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Thursday, January 21, 2016

Sewing Room Photo - a breakdown of "what's up with that mess?"

So - we shared images of our sewing rooms today - here's a map of what's up:

  1. I received a notions Christmas Tree from my niece (the 4T Chickadee) as a gift - it's full of tape measures, thread, button, and stuff - it holds a place of honour on my sewing table.
  2. I have a RTW size dressform for teaching people how to sew (so they don't mess with my body-double dressform)
  3. Giant wipe-off board with measurments for my friends, projects, family, - this rocks
  4. thrifted sewing machine that needs some attention.  Brother Walmart special, but it was cheap!
  5. My awesome Husqvarna Opal
  6. McCall's poster of patterns that comes when I order patterns online - it's currently acting as a slide for my thread scraps into the convenient garbage can (I can't reach very far while I am healing)
  7. My body double - currently named old me - I need to re build her for my post surgery body.
  8. A GIANT mirror (old sliding closet door)
  9. 27 year old Elna 4thread overlocker
  10.  Sewtionary and Betzina's Fabric Savvy
  11. 25 year old cutting mat
  12. Fuchsia!
  13. Iron (for reference)
  14. Built-in Vacuum (so handy!  the hose is on the floor)
  15. Zippers, Finishings, etc
  16. Pattern and fitting tools
  17. hanging patterns
  18. Stash Bins (there are many up there along a long shelf)
  19. Scrap bins (two wire basket cupboards)
  20. a peek at the top of my lower stash (see 34 if you can find it)
  21. under the table stash
  22. end of the table stash
  23. laundry tub stash (just kidding - that's current projects #1)
  24. Iron (for reference) on its board (aka work surface #5 - the only clear one)
  25. the serger for reference (see #9)
  26. Pattern Drawer (Lady clothes)
  27. Pattern Drawer (kids, Men, Home Dec, and PDF Instructions)
  28. the handiest little magnet cup - it's a locker tool
  29. Paper and Envelope stash
  30. Paper Trimmer (for PDFs)
  31. books
  32. cupboard of buttons and fasteners
  33. Hanging patterns
  34. lower stash
  35. UFO - duffel bag
  36. My unsolicited Christmas gift from my hubby - WINNER - seam ripper kit
Not Pictured: My Trims stash and Ironing Tools cabinet - and Current Projects #2 and #3 (on the floor in bags under the ironing board)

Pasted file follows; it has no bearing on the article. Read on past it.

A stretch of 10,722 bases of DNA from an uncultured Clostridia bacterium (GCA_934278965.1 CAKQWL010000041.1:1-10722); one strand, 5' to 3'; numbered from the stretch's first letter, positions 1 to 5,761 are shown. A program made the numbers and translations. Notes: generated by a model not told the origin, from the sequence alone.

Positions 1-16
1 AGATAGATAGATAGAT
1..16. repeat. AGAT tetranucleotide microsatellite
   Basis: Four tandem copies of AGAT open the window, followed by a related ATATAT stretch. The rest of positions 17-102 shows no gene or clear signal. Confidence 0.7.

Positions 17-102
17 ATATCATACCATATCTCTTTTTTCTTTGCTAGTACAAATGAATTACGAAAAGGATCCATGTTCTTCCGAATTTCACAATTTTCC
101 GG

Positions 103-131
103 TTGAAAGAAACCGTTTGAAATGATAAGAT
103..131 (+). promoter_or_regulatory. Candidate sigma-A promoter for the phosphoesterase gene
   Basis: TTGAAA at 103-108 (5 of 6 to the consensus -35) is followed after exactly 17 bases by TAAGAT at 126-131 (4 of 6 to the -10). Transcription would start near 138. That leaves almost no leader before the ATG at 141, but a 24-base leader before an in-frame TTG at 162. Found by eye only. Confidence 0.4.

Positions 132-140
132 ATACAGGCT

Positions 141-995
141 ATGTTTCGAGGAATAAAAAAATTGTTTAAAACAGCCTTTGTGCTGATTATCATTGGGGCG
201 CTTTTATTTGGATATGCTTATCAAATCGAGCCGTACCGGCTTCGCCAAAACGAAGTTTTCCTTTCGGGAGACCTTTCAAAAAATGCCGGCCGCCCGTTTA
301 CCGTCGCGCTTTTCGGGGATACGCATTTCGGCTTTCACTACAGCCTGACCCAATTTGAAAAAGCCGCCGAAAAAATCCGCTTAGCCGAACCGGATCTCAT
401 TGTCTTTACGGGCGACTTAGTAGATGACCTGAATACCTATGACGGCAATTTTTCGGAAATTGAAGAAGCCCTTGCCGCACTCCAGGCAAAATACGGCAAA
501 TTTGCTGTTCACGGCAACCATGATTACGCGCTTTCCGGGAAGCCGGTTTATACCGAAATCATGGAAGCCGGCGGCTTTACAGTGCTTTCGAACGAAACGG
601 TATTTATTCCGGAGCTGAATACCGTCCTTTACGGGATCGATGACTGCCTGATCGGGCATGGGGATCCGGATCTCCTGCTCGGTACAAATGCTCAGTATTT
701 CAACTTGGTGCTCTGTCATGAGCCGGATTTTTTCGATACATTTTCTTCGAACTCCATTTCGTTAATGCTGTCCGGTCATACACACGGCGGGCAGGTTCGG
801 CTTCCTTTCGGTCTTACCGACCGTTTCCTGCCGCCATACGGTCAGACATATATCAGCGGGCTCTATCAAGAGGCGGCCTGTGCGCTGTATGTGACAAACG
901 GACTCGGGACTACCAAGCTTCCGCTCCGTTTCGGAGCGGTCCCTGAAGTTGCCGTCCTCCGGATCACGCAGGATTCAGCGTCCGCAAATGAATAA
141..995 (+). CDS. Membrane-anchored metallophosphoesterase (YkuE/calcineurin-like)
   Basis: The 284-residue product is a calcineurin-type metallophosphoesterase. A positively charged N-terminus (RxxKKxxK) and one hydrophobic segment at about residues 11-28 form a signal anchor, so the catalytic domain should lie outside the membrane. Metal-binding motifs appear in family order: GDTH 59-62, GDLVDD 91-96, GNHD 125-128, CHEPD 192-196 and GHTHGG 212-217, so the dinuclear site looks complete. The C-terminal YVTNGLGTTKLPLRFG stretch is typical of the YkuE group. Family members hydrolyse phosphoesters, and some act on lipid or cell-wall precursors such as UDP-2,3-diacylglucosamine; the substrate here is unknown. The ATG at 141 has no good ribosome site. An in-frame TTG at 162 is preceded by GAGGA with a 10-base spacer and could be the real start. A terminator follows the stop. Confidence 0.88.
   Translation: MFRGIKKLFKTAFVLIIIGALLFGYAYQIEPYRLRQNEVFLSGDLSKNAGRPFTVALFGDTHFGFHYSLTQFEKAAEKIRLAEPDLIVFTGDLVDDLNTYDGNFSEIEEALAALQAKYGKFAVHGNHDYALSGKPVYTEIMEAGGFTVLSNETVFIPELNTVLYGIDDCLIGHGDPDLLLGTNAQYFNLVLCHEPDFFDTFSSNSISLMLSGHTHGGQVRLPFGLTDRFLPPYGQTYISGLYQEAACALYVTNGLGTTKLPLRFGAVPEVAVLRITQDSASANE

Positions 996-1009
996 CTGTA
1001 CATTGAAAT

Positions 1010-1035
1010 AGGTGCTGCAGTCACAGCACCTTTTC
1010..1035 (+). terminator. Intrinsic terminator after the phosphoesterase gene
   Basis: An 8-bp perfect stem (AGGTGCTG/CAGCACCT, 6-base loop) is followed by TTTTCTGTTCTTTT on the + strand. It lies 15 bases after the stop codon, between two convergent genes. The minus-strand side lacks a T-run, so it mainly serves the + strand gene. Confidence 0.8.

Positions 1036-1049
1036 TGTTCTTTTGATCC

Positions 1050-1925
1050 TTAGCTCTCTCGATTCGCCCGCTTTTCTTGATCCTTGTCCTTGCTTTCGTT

Fabric set aside on mini bolts

My Upper Stash

My Trims stacked up next to the mini bolts

My Husband's gift of height to my folding table

Serger thread stash in the serger table

My monitor above my sewing table - it's an old photo, there's no computer there now - I move it there when I am in a project

My brag book of stash snips

A shot of tidier times

Wednesday, January 20, 2016

My first homemade bra - a run through the Seamwork Florence

Have you ever made something into a much bigger deal than it turned out to be?
 I mean, Holy Hannah - this was easy,  EASY.  After all my hmmmming and hunhhhhing I jumped in with buying some cheaper supplies Monday night, cutting Tuesday lunch, sewing for a few minutes Tuesday Night, and finishing at lunch Wednesday,  (less than 3 hours, for sure)

It's a rough up of the pattern from the February 2015 issue of Seamwork: the Florence Bra (3006)
Now, I have some funny bra baggage going on right now, but really, I made too big a deal about this... it wasn't a risk at all!  It took no time, and the cost:
  1. I went out and bought some 6" lace for $1.15
  2.  used some $1.25/m Fold Over Elastic, and stitched it folded
  3. Paid $2.40 for some plastic bra strap thingies (loops and sliders)
  4. Used some knit lining for the side cups.
All in All, I figure: $3.85 to make a bra - and it's not bad!   When I hung it on my dressform I was a gobsmacked - I giggled.  I burst out laughing - it looks pretty damn fine (even with my experimenting with stitch length and width)!  I bragged about it to my BFF, and texted out to my DH and SIL - I put it on Instagram.  What the hell was I worried about?